OK, so we know how much Germans like sausages. So we’d like to share one of our favourite winter warming stews with you. Tastes fab with crusty bread (if you can find any non-rye bread that is…) and is ridiculously easy to make (including making a big batch to freeze for later).
Technically, this is not a casserole because it is cooked in a pan, but I feel that it has earned its name as it produces the same warming effect, and in these achingly wintry times, that’s an asset. It also feels a little like a cassoulet (a slow-cooked southern French stew), only quicker and healthier, which is why I used Toulouse (the home of cassoulet) sausages, although any will do.
There are two kinds of chorizo: raw, for cooking, and cured, for eating as is. Most recipes specify one or t’other, but for this one you can use either. If using cured, try to get it in one piece from a deli, not sliced in a pack, and dice it yourself.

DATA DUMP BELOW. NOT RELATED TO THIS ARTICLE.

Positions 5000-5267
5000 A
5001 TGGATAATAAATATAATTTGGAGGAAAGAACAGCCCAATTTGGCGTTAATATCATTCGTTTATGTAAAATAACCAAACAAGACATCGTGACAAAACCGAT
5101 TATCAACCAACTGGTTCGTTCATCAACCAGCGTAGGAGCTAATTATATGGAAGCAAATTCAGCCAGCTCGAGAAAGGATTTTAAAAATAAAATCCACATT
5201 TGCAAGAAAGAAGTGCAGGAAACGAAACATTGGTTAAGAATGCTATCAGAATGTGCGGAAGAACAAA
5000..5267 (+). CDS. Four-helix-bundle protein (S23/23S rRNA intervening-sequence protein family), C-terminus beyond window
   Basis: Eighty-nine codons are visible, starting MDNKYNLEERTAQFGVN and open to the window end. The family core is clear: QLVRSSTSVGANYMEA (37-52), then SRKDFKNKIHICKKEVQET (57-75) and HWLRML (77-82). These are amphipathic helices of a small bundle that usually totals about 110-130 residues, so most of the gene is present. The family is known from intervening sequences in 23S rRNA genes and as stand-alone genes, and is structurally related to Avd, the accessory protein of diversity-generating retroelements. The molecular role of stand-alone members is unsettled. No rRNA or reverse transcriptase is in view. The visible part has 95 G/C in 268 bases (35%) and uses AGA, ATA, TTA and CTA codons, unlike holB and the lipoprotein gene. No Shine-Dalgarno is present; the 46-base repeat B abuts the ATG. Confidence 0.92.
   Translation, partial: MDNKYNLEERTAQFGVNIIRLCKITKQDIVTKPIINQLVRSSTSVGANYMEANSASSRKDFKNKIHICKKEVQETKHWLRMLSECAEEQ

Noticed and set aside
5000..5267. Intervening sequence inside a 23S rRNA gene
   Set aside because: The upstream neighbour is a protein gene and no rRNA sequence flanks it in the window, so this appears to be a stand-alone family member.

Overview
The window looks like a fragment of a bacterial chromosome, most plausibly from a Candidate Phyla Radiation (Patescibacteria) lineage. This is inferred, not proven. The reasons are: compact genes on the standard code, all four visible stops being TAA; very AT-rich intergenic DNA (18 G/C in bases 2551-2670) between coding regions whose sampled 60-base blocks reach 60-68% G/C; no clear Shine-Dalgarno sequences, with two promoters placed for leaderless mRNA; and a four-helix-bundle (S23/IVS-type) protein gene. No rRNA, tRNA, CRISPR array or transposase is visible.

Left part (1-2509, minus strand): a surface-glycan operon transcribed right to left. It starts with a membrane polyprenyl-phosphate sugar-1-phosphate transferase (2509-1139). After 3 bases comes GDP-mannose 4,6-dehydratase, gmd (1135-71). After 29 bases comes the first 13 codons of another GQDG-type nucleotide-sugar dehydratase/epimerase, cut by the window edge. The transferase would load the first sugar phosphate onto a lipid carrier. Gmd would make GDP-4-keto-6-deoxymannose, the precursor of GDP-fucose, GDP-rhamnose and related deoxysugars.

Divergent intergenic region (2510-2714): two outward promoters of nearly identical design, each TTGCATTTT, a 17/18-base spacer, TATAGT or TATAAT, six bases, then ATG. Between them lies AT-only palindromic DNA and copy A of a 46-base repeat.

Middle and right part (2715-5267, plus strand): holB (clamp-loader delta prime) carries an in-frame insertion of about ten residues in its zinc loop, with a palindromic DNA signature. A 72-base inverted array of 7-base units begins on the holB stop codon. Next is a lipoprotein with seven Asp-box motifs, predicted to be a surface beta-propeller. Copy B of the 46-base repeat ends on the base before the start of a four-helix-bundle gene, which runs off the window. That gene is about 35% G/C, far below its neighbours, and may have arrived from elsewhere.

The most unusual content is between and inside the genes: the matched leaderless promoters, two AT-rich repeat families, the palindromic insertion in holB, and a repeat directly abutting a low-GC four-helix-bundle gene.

Takes 20 minutes to prepare, plus 30 minutes to cook
- 350g sausages, cut into 4cm pieces
- 1 large onion, diced
- 1 fat carrot (around 200g), diced
- 2 tbsp extra virgin olive oil, plus a splash at the end
- 150g chorizo, diced
- 3 cloves garlic, roughly chopped.
- 3 rosemary sprigs, picked, washed and finely chopped
- 200g lentils (brown or green)
- 1 red chilli, whole
- 800ml chicken stock
Heat the oil in a large, thick-bottomed saucepan and brown the sausage chunks in it for few minutes, giving it the odd stir. Remove the sausage pieces with a slotted spoon and reserve, then toss the onion and carrot into the pan; give them a roll in the oil and stick a lid on.
After a few minutes, the onions will have started to soften. Add the chorizo, followed shortly by the garlic and rosemary. Give it all a brisk stir, then tip the sausage chunks back into the pan along with the lentils and mix it all thoroughly. Pour in the stock and lob in the chilli, bring to the boil and turn down to a gentle tick-tick simmer, until the lentils are cooked (about 25 minutes). Once the lentils are soft to bite, whack the heat up so the excess stock reduces down (about five minutes).
Allow to sit for another five minutes to settle down before tasting for salt. Serve with a splash of best extra virgin olive oil on top, and a chunk of crusty bread if you like your carbs.